Unilever decides to go for sustainability and growthJanuary 2011
Unilever has announced plans to 'decouple' its growth from its environmental impact. The global consumer goods company believes it can continue growing while halving its greenhouse gas emissions, water use and waste.
The target, for 2020, not only applies to the company in its direct operations but will also be extended to suppliers and to consumer use of its products.
More than two-thirds of greenhouse gas emissions and half the water used in Unilever products' lifecycle comes from consumer use, so the company hopes to make progress primarily through innovations in the way it sources, makes and packages goods.
At the launch of the company's Sustainable Living Plan, announced simultaneously in London, Rotterdam, Delhi and New York, chief executive Paul Polman claimed the policy was 'a major commitment on an unprecedented scale'.
Unilever, whose global brands include Dove, Omo, Knorr and Lipton, has operations in more than 100 countries and sales in 170. It employs about 163,000 people worldwide and recorded €40billion ($53bn, £34bn) in sales in 2009.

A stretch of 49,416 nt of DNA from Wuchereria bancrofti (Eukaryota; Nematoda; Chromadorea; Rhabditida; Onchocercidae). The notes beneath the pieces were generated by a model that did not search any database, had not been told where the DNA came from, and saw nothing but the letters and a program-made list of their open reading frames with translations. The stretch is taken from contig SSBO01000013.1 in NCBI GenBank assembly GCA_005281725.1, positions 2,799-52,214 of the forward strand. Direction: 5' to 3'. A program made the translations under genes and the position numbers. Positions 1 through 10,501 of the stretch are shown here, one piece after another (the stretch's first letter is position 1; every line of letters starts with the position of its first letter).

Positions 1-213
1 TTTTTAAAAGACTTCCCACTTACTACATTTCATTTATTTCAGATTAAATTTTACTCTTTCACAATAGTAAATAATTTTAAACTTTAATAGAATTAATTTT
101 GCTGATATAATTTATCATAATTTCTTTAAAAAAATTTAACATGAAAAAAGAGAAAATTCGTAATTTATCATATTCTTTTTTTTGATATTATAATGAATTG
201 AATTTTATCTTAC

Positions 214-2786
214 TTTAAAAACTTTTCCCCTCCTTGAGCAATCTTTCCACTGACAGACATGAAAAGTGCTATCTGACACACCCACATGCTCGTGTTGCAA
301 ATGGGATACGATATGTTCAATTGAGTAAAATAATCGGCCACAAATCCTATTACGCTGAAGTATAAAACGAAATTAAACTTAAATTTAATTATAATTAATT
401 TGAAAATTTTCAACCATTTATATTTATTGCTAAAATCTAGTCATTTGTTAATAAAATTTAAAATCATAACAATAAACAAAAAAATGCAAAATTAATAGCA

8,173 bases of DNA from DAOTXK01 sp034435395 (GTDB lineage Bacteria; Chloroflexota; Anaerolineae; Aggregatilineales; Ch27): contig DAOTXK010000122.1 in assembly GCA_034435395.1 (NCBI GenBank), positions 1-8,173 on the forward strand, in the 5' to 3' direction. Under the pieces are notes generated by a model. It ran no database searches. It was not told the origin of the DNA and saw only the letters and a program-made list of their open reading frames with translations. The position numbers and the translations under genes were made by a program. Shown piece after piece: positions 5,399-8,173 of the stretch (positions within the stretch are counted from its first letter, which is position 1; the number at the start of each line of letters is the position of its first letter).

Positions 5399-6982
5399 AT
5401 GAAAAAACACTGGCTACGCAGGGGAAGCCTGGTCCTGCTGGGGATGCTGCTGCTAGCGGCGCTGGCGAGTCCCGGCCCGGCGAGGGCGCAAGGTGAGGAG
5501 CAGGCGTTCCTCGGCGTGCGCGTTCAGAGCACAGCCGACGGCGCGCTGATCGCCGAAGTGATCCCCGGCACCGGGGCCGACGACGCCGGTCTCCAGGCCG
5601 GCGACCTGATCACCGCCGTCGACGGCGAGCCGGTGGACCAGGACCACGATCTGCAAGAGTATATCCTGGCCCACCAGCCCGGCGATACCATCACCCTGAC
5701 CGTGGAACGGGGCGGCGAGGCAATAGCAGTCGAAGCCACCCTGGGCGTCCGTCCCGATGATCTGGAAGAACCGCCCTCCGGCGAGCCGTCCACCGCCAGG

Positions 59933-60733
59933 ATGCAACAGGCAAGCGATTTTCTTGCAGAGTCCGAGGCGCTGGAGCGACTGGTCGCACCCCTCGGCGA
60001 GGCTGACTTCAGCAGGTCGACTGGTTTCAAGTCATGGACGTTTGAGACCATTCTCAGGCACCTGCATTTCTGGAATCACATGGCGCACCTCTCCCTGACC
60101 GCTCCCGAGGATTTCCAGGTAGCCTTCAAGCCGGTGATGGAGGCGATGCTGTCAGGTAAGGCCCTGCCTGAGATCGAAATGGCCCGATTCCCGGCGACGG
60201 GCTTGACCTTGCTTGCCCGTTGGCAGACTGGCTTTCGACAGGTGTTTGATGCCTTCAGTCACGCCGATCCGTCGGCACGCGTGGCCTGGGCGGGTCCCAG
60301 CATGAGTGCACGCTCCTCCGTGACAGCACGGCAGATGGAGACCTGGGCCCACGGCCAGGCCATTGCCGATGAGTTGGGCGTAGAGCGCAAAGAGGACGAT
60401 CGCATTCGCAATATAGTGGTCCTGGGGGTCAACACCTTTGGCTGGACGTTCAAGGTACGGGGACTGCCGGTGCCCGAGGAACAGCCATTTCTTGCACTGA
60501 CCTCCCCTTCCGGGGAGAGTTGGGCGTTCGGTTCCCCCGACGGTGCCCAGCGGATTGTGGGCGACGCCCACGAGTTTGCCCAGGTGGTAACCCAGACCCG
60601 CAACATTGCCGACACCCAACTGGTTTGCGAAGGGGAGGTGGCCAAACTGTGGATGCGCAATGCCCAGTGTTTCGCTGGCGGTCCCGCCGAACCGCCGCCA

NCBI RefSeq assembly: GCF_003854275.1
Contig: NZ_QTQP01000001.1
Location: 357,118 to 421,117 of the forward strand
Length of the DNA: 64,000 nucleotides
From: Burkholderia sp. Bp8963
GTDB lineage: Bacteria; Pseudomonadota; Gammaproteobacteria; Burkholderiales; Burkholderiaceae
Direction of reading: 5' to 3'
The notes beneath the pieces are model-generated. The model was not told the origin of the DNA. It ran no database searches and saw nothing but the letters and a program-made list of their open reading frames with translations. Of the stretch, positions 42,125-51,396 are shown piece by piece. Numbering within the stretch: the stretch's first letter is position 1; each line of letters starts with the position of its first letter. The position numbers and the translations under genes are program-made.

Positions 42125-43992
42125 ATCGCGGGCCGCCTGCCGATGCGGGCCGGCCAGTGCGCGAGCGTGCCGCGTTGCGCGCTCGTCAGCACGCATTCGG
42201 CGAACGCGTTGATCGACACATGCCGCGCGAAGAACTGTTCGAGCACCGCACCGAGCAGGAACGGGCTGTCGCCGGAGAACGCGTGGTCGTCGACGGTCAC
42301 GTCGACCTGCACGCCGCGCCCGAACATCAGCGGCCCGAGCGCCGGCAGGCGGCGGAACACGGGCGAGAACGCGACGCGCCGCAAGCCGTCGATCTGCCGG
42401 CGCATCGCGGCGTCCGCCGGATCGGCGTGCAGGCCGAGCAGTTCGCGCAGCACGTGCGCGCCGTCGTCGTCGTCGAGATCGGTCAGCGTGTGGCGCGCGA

Polman said he saw no conflict between Unilever's achievement of sustainability goals and the growth of business operations. 'We have ambitious plans to grow the company, but growth at any price is not viable. We have to develop new ways of doing business which will ensure that our growth does not come at the expense of the world's diminishing natural resources.
'We are already finding that tackling sustainability challenges provides new opportunities for sustainable growth,' he declared. 'It creates preference for our brands, builds business with our retail customers, drives our innovation, grows our markets and, in many cases, generates cost savings.'
Patrick Neyts, senior advisor at the Vectra International consultancy, told EP the move was significant, and 'marks a line in the sand for other companies'.
He added: 'The plan is well thought out and pragmatically do-able, although I think it's less about decoupling and more about uniting sustainability goals with business aims.'
Apart from environmental targets, the Sustainable Living Plan lists more than 50 CSR goals to be reached by or before 2020, including the sourcing of 100 per cent of agricultural raw materials 'sustainably' and making safe drinking water available to half a billion people by extending sales of its low-cost in-home water purifier, Pureit, from India to other countries.
There will also be a programme to 'change the hygiene habits' of a billion people in Asia, Africa and Latin America by persuading them to wash their hands with the company's Lifebuoy soap at key times of the day.
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